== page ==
RICK SHAFFER: A LEGEND IN THE MAKING

Musician/Songwriter Rick Shaffer has worked with Peter Murphy and Marianne Faithful, as well as scoring film soundtracks and heading the successful indie band The Reds with Bruce Cohen. Not content to stop there, Rick recently released “Idiot Flats”, a solo effort that will make a believer out of you too!

DZ tha DoK: What inspired your style of playing? 

Rick Shaffer: My inspiration is derived from the song writing of my favorites like Bob Dylan, Jagger/Richards, Willie Dixon, and artists as diverse from my style as Miles Davis, and Laura Nyro.  Plus the execution of the parts by individual players such as Magic Sam, Jessie Mae Hemphill, Slim Harpo, and B.B. King.  As well as the overall production, sound and feel from producers like the Chess Brothers, Phil and Leonard, Phil Spector, and Joe Meek.

DZ: I hear some country bluesy style with a psychedelic twist in your song "One More Heartache," what made you decide to bring those elements together? 

RS: The country blues feel you hear is in the groove and rhythm section of the song understatedly supplied by Boo Boo Spencer, Les Chisholm, and Leon Wingfield, which give it the hill country blues swing.  Then married with a 1960’s style R&B edge.  I’m guessing the psychedelic “twist” you mention is my Premier Reverb tank, taking it to the limit.  My production approach on this track was to really bring out the Mississippi Hill Country sound and Hasil Adkins primitive rhythm, tied together with an R&B style vocal, and Link Wray guitar style.   

DZ: Did you grow up listening to blues music? 

RS: Yeah, I did base my vocal, guitar and production style from listening to the blues very early on.  Especially hearing it for the first time in early Rolling Stones, Pretty Things and Yardbirds records.  They all led me to search out the masters of the blues like Muddy Waters, Elmore James, and Slim Harpo, among others.  Coming from Philadelphia, R&B was a big influence from what I heard being played on the radio, along with all the great regional rock ‘n roll.  The moment I was totally seduced by the blues was hearing B.B. King’s first notes on the Live At The Regal album.  That clinched it for me. 

DZ: Describe your previous time with your band The Reds®? What was it like to be in the band?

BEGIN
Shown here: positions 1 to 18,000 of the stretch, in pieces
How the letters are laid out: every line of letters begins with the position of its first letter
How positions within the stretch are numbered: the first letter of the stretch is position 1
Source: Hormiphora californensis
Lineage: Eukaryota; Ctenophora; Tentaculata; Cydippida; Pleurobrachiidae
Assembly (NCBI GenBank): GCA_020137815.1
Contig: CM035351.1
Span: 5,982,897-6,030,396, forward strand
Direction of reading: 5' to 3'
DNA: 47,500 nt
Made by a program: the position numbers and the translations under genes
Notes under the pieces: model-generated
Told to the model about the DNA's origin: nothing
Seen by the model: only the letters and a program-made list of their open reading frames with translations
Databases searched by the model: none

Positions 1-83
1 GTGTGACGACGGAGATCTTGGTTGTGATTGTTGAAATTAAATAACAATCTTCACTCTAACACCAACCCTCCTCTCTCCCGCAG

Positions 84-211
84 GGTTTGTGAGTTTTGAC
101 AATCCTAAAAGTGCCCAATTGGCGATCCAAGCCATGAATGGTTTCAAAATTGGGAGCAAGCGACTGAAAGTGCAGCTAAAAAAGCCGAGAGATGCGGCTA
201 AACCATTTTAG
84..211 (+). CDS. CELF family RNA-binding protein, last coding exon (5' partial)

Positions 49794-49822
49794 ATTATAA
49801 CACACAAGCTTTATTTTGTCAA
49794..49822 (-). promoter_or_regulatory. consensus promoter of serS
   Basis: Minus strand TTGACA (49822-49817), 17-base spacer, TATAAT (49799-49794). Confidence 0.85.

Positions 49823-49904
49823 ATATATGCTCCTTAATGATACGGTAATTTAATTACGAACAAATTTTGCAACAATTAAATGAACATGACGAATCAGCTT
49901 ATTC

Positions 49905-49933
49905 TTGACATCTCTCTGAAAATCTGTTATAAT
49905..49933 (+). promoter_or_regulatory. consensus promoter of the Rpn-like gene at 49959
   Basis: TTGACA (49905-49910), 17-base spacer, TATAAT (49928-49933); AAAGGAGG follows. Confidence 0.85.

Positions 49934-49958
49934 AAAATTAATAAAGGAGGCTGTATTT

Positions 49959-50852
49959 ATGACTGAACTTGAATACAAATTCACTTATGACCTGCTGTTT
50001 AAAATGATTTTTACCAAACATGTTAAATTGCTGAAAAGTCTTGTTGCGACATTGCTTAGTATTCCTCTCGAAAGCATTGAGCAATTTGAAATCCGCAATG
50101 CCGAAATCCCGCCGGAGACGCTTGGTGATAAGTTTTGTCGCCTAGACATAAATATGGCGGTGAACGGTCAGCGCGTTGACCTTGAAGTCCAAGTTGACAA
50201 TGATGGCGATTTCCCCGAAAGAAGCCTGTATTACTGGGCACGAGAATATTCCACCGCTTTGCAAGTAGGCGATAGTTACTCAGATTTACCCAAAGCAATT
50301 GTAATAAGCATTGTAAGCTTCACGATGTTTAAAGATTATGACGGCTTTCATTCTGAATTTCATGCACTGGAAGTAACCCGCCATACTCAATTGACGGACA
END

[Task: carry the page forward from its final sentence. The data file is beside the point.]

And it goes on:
RS: My time in The Reds® was, and still is, a great experience.  Bruce Cohen and I still work together, and continue to create new ideas and sounds.  The band changed tremendously when we went to a duo and stopped performing live.  We then began to focus on film and studio work, and lately we’ve been releasing solo albums.   Bruce also has a jazz/psychedelic trio he put together in Miami, called Big Fun 3, who play live and record for Rope A Dope Records.  Live touring with the original line-up, that included Jim Peters on bass, and Tommy Geddes on drums, was as good as it gets on the nights that you’re hitting the note.  Those shows and times are indelible for me.     

DZ: How does being a solo artist affect your creativity compared to working with a band? 

RS: I don’t think it affects me creatively.  It just makes for a different pace, depending on what I’m working on, or who I’m working with.  If it’s doing session work with other artists, I’m on their schedule, with their material, which is the same with film directors.  But, when I’m solo, my time is mine.  

DZ: Would you say your style has changed since you first started in a band and have gone solo?

RS: I don’t, but die hard Reds fans may think so.  To me, the first song on my new album, Unforgiven Man, is as hard edged and relentless as Victims on the first Reds album on A&M Records.  But, it’s the old cliché, for the artist you’re killed if you changed, and you’re killed if you don’t.  So, I just do what I want. 

DZ: What influenced you most into becoming a musician? 

RS: The desire to make noise, rock, express myself, and create new sounds.  I’ve always been into the sound of records, especially raw productions like the early 1960’s style, Chess Records, Motown, and the Phil Spector and Joe Meek sound.   

DZ: What is the concept behind the album, "Idiot Flats?”  It's a very interesting title, can you elaborate more on it?

RS: The Temperance Movement, the nut bags who forced us into Prohibition, called the places that people drank alcohol, Idiot Flats.  I deconstructed it to mean what everyone is currently told they should do, think, need, know, believe and, most of all, buy, in the constant, insistent daily blare of commercialism.  Sonically putting it together with a live, primitive noise, expressed outside of the music world’s parameter, with regard to production of the songs and sound.

DZ: What would you like to achieve on this album? What about future releases? 

RS: My hope is listeners will find a space in their head for Idiot Flats.  My belief has always been if one person comes aboard after discovering my music, I’m happy.  For me it’s about the work, not the celebrity.  And there will be more releases that are solo, and by The Reds®.

DZ: Anything else would you like to notify the listeners and readers about? 

RS: Right now I’m working with an LA director, David Donihue (Super Rad Films), on a video of One More Heartache, which should be finished by the end of June.  I’ve been asked to create the music for a film about a puppet that turns into a zombie, but I’m not sure I have the time, because it involves working in Iceland.  And my manager is looking into developing additional video pieces for one or two more songs on this album. 

DG: Thank you for the opportunity to interview you Mr. Shaffer.

RS: Thanks for your time, DZ.

DZ tha DoK  ● Scope Magazine